Who killed Kennedy? 50 Years Later

Who killed Kennedy? 50 Years Later - image

In the course of producing a TV piece marking the 50th anniversary of JFK’s assassination, I had the occasion to watch the 26-second Zapruder film over and over again. It’s probably the most famous 8-mm film in history: recording the last moments of Kennedy’s life, including Frame #313, as his head explodes with the impact of a bullet, and Jackie Kennedy reflexively scrambles over the rear of the presidential limousine to gather his brain matter.

Read more: JFK 50 years later

A Dallas citizen, Abraham Zapruder, took the footage and later sold it to Life Magazine for $150,000. It was the prime piece of evidence for the Warren Commission which concluded, controversially, that Lee Harvey Oswald was the lone assassin. (A majority of Americans disagreed then, and still do.)

Only one other image from that time even comes close to the shock effect of the Zapruder film—the shooting of Oswald two days after the Kennedy assassination. It was carried on live TV as Oswald was being escorted by plainclothes police.The shooter, in this case, was a shady nightclub owner, Jack Ruby, who himself later died in prison. I was 15 when I saw the Oswald shooting on television with my father after Sunday Mass, and it left us both speechless and gasping. Could this really be happening?

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It was my first experience with reality television in its rawest form, and it had one curious effect. It stretched my credulity to the breaking point. It was as much horror as a 15-year-old mind could assimilate—a president killed, his killer killed, his killer’s killer dead. When the various conspiracy theorists began to spin out their fantastic scenarios, there was no more room in my imagination.

The theories were mind-boggling in their reach. Vice-president Lyndon Johnson was behind it. No, it was the CIA. No, it was the Mafia, maybe in league with Kennedy-hating Cuban Americans. How about Castro? Or J. Edgar Hoover, afraid that Kennedy was about to force him into retirement? How to account for the “three tramps” seen on the Grassy Knoll with guns? And what about Oswald’s dark connection with the Soviet Union? Or the right-wing extremists in Texas who hated Kennedy’s stand on civil rights?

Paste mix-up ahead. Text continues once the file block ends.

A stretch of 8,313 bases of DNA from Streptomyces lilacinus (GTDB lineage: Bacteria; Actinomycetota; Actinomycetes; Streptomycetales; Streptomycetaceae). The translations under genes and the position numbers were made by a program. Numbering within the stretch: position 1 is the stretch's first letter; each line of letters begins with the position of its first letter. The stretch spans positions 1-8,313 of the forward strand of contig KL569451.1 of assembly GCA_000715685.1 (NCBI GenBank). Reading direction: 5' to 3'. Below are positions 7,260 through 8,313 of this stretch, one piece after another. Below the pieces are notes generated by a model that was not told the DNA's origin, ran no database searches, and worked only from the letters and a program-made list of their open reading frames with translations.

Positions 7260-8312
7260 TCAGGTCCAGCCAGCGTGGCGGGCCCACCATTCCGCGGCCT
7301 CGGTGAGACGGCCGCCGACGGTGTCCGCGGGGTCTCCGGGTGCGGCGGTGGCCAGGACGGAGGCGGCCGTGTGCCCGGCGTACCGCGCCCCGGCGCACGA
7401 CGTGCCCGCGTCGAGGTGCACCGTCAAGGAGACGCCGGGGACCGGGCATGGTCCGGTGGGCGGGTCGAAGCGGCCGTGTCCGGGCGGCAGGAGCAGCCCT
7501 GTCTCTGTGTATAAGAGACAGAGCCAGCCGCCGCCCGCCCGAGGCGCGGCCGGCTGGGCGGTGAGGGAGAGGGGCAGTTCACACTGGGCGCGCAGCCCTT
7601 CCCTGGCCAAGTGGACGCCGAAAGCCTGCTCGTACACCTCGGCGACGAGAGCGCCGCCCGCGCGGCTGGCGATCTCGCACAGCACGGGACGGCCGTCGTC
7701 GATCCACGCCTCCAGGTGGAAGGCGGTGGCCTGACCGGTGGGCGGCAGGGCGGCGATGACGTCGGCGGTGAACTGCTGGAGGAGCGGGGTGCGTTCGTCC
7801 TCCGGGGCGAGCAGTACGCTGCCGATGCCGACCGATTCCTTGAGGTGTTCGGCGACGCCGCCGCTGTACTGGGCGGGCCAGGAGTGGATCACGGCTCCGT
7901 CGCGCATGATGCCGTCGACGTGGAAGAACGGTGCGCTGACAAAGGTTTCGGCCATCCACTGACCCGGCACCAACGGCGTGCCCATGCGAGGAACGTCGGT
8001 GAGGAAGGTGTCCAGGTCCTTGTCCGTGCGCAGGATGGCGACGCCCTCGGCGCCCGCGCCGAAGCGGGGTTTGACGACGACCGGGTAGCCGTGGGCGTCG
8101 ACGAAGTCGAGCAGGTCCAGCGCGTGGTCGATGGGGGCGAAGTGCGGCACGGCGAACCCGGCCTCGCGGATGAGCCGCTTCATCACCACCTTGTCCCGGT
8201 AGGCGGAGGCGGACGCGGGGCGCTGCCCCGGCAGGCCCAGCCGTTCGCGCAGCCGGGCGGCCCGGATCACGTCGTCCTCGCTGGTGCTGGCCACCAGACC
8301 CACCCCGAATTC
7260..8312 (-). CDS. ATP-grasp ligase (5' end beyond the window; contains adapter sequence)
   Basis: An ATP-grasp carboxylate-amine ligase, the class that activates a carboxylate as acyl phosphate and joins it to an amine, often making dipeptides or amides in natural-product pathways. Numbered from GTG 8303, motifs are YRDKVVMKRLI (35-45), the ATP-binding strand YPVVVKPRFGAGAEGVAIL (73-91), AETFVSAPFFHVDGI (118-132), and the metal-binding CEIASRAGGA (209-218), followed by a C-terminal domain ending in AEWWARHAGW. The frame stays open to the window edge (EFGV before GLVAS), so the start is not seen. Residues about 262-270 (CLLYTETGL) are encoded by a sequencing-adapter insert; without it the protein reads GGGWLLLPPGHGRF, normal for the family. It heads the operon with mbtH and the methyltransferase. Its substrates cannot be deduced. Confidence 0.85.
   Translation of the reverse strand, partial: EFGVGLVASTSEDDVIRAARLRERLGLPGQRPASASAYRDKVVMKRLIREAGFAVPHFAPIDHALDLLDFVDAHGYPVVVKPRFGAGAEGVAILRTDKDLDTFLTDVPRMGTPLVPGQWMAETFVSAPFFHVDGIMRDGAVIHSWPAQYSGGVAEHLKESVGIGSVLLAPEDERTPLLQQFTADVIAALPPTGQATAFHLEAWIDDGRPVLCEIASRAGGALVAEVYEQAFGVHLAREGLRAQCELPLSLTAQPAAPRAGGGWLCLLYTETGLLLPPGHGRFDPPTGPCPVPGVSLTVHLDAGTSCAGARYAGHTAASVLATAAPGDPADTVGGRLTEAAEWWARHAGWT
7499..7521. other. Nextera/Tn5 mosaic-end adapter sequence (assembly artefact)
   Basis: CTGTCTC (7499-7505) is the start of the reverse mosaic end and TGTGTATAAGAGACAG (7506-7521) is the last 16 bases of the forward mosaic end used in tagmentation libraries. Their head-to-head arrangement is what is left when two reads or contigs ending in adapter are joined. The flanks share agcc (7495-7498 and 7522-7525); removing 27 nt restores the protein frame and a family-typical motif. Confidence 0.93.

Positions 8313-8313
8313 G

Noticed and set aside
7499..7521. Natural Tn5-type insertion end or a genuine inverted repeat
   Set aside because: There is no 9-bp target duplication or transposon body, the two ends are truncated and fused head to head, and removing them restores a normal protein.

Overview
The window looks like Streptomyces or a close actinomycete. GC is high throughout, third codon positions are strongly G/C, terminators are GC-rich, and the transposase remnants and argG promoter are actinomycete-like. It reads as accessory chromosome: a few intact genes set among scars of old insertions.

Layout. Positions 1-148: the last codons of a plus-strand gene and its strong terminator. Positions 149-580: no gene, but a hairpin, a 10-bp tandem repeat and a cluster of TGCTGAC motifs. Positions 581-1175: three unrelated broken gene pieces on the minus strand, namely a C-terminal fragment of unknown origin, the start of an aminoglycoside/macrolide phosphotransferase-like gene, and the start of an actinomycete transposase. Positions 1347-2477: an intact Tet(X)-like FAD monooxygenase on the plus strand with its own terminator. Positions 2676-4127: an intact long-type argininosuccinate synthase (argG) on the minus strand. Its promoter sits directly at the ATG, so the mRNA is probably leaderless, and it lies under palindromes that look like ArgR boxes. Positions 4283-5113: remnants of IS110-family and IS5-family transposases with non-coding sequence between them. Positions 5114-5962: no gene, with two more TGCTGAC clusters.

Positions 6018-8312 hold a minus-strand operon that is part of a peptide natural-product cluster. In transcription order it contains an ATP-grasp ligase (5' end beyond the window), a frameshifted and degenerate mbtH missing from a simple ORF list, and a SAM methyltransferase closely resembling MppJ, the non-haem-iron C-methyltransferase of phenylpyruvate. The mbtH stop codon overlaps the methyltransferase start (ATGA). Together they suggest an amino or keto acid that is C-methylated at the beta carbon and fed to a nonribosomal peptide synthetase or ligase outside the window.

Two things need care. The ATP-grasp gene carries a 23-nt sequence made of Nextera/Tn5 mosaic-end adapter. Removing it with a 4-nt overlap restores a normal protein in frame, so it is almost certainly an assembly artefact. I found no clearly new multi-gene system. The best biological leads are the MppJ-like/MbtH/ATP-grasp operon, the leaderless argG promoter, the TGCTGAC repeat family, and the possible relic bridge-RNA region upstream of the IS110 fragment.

Over the years, the list of plots grew longer, the skepticism ran deeper. The most intriguing theory has been labeled the “oops, I shot the president” story, proposed by Australian detective Colin McLaren. McLaren asks us to believe that after Oswald fired the shot that struck Kennedy in the neck, Secret Service agent George Hickey—in a car right behind the presidential limo– accidentally discharged his rifle when his car lurched forward, and it was his bullet that killed Kennedy.

Inevitably, someone would come forward and insist that “No, I shot Kennedy,” and the first one past the gate was convicted felon James Files who said, from prison, that he killed Kennedy at the behest of a group of organized crime figures. Files is not to be confused with the Mossad hit man hiding in the trunk of the presidential limousine, or the chauffeur who deftly shot Kennedy while driving that same limousine.

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Hundreds of books have been written about the assassination, many of them based on the premise that the leader of the Free World could not possibly have been erased by a nonentity like Oswald. Many of the theorists come from the extreme edge of paranoid America: If they can fake the moon landing, the thinking goes, they can cover up the killing of a President.

Then along came Oliver Stone’s political thriller JFK — nominated for eight Oscars. With Kevin Costner in the lead role, that 1991 movie brought conspiracy thinking into the mainstream. It was now cool to be aggressively skeptical.

But whenever anybody approaches me with a new conspiracy theory, I reach for The Umbrella Man. He’s my all-purpose antidote.

If you look at the photographs and the film of the Kennedy motorcade, you will see that it is a bright sunny day in Dallas. Yet at one spot along the route stands a figure under a black open umbrella. And he happens to be standing near the limousine when the fatal shots are fired. Inevitably, The Umbrella Man was dragged into the conspiracy circle, possibly as a sinister hit man with a gun hidden under the umbrella. Or else, he was the spotter who opened the umbrella as a signal for an assassin to shoot. The Umbrella Man was eventually identified. His name was Louie Steven Witt, and in 1978, he went to Washington with his umbrella to talk about his purported role in the Kennedy assassination.

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Witt told the House Select Commission on Assassinations exactly what the umbrella was all about. He was at the Dallas motorcade, he said, to protest the appeasement policies of JFK’s father Joe Kennedy, who was the US ambassador to England in the 1930s and sympathized with Prime Minister Neville Chamberlain. The umbrella was a reference to Chamberlain, best known for allowing Adolf Hitler to invade neighbouring countries in an effort to avoid war. Chamberlain went everywhere with his umbrella. Witt said he was sorry that he caused such a fuss.

Reality spiked a great story.

I like what documentary film-maker Errol Morris says about conspiracy theories.

“Conspiracy theories often provide solace,” he says. “They provide a level of comfort that makes sense of a world that seems otherwise beyond our ken, our control.”

“It gives us a picture of evil that is manageable. . . . While the lone assassin suggests that almost anyone you pass by on the sidewalk could be a ticking time bomb.”

And who wants to live in a world where evil is so commonplace, so bland?

Don’t miss “JFK: 50 years later” this Saturday at 7pm on 16X9.

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